A dominant narrative that being employed ensures financial security persists in the US, yet many workers have jobs that prohibit them from achieving financial stability. Many lack benefits, have low earnings, and live in poverty. Employment with comprehensive benefits has become less common and accessible, and policymakers and business leaders are challenged with designing alternative ways for workers to achieve financial security.
Join the Aspen Institute Financial Security Program (Aspen FSP) and WorkRise for an exploration of research on workers’ financial health and a conversation about building better pathways to financial security and economic mobility.
The event will launch a new report from Aspen FSP and its Consumer Insights Collaborative that explains how work arrangements relate to worker benefit provisions and how both work and benefits determine if workers can achieve financial security. The research explores why disparities in financial security outcomes for low- and moderate-income workers persist, especially for Black workers and other workers of color, women, and young workers, and sheds light on the conditions that support such workers’ financial stability.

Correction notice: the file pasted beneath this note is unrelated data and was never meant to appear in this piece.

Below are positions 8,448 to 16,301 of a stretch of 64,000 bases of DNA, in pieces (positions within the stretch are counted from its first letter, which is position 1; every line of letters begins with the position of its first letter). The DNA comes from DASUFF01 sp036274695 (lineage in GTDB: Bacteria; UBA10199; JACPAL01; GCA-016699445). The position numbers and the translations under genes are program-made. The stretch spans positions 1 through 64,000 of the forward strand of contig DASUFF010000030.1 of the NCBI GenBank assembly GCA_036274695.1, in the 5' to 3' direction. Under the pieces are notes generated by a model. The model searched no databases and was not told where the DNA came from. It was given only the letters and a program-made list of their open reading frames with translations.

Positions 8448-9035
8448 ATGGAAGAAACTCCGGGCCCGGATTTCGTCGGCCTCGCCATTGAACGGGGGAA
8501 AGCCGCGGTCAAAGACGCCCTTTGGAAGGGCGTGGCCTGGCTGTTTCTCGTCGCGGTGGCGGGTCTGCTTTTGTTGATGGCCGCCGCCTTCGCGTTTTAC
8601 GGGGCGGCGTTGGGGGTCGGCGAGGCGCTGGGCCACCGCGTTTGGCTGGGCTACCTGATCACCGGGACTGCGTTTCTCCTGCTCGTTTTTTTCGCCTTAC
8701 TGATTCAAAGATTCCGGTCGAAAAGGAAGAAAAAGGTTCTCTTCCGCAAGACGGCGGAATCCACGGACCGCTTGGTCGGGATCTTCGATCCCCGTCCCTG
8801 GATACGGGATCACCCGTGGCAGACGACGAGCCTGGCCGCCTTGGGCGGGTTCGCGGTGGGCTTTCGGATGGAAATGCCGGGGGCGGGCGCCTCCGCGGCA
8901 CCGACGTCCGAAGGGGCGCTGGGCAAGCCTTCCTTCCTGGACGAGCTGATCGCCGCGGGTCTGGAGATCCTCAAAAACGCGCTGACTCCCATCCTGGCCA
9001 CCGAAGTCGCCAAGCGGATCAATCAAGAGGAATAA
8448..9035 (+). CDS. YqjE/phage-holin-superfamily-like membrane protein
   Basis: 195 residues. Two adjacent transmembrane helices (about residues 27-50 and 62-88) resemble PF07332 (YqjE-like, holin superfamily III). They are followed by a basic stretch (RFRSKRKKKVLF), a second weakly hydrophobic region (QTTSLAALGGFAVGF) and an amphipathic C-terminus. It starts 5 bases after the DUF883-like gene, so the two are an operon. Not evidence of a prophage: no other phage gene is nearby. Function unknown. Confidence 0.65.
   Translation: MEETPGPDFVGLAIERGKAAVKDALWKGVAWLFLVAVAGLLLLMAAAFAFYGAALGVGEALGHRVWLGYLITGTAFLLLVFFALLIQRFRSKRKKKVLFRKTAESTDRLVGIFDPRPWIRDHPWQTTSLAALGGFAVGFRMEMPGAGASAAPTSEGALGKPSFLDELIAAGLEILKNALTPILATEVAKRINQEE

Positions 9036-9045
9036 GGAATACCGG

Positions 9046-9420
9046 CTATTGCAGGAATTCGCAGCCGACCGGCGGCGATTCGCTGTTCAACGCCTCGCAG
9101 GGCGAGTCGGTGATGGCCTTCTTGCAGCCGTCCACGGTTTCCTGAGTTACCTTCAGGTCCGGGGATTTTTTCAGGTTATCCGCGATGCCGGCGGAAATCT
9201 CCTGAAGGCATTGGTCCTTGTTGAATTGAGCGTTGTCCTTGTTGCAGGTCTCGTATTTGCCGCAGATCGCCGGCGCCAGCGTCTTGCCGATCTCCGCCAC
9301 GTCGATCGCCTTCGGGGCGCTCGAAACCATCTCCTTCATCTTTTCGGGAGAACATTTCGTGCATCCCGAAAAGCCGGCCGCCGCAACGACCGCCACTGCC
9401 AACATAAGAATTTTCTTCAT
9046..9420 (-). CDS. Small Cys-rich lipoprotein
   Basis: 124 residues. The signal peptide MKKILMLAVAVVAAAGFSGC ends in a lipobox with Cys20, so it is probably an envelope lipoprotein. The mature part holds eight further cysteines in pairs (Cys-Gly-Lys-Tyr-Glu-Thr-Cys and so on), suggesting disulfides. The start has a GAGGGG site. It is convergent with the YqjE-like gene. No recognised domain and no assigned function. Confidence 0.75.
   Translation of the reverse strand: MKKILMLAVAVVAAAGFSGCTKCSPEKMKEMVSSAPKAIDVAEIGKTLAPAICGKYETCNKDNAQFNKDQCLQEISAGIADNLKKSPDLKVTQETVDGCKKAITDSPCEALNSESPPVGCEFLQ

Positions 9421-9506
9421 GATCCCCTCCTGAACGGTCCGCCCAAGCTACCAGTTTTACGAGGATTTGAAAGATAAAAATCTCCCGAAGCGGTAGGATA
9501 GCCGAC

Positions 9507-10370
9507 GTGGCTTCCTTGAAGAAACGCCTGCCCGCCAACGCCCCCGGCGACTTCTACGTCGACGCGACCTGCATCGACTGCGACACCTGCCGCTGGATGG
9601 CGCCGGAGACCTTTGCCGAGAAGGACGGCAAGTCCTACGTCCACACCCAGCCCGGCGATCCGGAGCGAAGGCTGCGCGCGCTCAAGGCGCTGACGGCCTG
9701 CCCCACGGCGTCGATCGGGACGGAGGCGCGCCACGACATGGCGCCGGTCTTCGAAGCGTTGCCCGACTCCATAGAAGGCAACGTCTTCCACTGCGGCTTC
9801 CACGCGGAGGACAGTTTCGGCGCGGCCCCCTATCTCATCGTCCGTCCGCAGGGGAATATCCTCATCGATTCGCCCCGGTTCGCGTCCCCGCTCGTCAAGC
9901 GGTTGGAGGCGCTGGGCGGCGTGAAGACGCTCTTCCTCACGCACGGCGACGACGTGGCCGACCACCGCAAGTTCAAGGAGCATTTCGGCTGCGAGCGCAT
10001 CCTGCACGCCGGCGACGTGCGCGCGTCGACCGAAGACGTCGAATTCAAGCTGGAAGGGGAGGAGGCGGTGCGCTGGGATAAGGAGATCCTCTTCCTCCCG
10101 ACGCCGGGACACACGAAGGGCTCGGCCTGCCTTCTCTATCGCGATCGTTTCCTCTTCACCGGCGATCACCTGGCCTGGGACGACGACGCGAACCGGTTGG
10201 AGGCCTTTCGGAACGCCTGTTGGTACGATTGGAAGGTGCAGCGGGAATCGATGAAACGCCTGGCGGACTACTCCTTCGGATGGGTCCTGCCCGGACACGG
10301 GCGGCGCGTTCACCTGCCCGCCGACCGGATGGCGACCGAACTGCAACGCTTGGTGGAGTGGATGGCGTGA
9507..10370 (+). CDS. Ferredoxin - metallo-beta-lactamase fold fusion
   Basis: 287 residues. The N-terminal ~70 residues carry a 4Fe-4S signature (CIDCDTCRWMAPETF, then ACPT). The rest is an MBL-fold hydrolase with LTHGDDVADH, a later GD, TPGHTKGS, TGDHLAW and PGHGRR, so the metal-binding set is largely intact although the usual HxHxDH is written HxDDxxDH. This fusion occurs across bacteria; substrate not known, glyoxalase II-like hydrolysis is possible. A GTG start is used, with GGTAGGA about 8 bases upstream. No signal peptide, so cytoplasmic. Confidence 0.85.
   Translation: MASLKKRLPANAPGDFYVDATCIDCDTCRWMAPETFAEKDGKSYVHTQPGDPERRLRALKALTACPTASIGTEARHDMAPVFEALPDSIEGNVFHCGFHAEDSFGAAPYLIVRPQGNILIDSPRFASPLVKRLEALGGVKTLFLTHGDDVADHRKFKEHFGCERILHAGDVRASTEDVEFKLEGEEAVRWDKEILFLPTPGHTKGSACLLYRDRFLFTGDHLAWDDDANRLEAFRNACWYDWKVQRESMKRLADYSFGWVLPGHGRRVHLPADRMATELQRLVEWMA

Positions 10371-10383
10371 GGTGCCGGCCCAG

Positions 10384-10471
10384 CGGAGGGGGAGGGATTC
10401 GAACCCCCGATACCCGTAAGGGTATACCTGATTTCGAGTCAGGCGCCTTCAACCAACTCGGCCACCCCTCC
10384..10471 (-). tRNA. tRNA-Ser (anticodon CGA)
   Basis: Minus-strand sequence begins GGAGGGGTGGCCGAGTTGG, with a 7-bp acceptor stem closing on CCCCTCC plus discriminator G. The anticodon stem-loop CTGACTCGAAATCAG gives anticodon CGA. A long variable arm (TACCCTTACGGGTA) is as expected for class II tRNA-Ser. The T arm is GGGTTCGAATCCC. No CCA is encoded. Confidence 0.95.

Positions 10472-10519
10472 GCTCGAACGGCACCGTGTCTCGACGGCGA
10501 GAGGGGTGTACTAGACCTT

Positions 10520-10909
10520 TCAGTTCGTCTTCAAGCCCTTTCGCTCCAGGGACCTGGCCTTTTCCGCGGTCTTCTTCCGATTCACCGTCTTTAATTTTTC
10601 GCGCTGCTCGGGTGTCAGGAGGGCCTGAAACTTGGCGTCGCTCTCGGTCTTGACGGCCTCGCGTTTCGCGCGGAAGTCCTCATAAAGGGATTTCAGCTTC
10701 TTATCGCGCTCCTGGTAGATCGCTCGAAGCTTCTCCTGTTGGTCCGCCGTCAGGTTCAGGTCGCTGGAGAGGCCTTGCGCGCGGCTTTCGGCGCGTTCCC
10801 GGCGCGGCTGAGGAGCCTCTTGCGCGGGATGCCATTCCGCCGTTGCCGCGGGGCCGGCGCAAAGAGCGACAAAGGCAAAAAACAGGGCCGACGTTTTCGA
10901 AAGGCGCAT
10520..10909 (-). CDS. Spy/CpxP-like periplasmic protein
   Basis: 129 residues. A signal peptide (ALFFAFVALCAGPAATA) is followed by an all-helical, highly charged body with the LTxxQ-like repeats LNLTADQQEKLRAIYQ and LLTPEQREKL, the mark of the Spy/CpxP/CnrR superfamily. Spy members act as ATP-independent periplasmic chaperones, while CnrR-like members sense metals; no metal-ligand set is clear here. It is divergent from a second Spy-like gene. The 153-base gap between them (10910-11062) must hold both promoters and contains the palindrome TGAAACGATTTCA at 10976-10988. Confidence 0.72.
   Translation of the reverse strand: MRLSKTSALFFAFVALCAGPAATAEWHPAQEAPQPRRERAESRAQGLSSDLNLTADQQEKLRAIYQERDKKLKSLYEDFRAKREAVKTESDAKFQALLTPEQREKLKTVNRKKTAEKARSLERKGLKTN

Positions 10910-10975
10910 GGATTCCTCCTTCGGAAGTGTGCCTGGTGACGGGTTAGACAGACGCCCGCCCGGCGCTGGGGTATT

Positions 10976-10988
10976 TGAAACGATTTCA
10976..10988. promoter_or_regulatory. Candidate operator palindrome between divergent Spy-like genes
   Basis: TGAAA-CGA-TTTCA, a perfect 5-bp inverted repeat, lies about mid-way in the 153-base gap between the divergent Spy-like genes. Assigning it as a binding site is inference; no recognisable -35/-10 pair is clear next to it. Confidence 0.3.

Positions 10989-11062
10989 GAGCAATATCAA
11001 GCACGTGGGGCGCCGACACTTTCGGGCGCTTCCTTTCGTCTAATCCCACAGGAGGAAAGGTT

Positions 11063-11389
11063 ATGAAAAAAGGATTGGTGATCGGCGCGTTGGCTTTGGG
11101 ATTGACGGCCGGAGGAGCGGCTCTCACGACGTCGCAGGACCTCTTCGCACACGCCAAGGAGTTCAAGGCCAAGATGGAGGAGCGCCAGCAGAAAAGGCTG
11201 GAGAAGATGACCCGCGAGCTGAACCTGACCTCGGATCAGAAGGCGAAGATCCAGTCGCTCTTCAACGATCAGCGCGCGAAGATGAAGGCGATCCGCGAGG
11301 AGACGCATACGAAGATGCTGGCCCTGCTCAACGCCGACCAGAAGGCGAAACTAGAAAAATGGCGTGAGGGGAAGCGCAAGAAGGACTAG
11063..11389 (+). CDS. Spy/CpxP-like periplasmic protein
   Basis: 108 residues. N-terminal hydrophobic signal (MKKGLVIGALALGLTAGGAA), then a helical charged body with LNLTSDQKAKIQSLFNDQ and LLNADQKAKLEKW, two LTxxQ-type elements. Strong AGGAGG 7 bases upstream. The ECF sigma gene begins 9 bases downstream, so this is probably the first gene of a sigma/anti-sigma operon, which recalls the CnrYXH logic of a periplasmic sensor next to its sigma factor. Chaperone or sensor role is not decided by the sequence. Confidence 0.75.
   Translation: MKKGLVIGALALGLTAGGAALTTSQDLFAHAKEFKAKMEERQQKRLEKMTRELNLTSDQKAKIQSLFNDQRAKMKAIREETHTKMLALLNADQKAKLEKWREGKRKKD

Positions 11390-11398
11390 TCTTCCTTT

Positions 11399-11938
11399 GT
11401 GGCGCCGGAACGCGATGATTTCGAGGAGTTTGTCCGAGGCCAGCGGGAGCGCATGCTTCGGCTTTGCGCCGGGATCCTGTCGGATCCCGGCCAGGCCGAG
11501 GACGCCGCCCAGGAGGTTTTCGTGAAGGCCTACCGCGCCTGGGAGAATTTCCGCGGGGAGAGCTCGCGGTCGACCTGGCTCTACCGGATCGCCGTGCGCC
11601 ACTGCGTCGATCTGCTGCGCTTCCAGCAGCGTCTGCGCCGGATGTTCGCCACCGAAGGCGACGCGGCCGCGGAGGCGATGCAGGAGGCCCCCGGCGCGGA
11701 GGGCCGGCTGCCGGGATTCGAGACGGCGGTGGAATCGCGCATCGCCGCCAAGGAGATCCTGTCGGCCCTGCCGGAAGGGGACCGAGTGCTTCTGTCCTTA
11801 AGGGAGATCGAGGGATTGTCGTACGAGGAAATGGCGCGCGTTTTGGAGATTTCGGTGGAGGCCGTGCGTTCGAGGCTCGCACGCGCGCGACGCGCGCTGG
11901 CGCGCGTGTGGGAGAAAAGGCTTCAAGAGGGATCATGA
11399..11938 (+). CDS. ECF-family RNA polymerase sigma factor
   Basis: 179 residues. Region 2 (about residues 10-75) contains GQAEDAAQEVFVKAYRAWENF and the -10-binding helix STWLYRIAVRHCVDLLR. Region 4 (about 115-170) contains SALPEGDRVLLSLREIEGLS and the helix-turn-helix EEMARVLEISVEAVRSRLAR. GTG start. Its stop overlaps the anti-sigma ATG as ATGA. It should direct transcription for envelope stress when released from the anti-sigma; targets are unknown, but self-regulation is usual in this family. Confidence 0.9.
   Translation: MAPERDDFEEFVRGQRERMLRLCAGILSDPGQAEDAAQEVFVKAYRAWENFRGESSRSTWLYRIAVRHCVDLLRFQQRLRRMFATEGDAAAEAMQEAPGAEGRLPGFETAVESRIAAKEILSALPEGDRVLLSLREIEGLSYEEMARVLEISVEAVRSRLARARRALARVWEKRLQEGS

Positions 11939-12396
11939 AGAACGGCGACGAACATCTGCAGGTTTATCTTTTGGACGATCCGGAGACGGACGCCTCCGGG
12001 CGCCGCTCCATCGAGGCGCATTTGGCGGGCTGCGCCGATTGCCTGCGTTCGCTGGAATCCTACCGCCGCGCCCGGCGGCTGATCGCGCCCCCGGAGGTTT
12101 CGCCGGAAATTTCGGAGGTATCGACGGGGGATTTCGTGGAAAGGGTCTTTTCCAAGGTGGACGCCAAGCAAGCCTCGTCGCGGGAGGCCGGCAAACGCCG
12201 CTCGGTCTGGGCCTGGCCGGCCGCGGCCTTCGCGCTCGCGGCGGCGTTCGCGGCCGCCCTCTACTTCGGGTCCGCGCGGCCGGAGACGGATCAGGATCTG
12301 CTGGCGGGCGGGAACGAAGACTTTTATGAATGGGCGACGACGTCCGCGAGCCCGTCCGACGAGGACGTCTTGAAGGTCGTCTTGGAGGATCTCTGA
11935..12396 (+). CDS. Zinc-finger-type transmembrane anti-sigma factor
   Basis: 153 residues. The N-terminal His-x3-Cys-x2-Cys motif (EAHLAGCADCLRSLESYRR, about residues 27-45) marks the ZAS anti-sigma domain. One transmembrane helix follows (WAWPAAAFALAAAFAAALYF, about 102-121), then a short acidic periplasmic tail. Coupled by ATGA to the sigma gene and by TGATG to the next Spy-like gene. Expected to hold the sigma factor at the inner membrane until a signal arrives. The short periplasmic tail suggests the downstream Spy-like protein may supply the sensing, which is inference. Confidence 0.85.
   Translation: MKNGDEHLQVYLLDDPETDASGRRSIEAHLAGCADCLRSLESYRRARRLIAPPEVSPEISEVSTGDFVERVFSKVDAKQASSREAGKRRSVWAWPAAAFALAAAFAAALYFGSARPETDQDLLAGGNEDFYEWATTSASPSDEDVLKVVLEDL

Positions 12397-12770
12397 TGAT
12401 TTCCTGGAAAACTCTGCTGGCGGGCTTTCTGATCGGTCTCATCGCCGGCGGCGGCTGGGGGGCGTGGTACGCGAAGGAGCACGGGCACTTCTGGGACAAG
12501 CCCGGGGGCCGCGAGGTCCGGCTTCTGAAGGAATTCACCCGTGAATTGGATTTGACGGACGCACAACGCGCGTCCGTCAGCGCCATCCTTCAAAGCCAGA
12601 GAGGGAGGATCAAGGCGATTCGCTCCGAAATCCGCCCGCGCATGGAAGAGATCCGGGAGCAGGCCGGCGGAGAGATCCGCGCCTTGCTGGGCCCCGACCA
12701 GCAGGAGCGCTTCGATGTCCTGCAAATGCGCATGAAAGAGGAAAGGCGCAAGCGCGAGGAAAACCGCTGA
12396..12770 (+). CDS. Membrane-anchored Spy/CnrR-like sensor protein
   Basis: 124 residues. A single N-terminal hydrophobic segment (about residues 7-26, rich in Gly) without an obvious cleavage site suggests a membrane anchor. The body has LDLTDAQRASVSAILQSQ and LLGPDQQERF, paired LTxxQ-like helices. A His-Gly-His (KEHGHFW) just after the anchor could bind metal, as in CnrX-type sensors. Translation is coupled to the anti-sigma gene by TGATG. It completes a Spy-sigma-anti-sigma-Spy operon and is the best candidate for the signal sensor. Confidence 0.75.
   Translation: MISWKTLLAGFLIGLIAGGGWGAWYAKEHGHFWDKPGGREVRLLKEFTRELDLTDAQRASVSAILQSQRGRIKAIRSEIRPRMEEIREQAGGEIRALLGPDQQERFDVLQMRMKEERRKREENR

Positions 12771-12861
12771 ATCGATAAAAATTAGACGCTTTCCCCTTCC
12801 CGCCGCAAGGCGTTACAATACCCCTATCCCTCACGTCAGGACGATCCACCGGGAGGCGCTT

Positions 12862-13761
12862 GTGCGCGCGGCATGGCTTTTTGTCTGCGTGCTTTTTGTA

- Sarika Abbi, Associate Director, Financial Security Benefits Innovation, Aspen Institute Financial Security Program
- Anmol Chaddha, Research Director, Equitable Futures Lab, Institute for the Future
- Sheida Elmi, Research Program Manager, Insights and Evidence, Aspen Institute Financial Security Program
- Debra Plousha-Moore, Founder and Principal, Plousha Moore Group
- Elisabeth Jacobs, Deputy Director, WorkRise, and Senior Fellow, Center on Labor, Human Services, and Population, Urban Institute (moderator)
- The Complete Financial Lives of Workers: A Holistic Exploration of Work and Public and Workplace Benefit Arrangements (Aspen Institute)
- Next50: Financial Well-Being Catalyst Brief (Urban Institute)
Join the conversation using #WorkRise.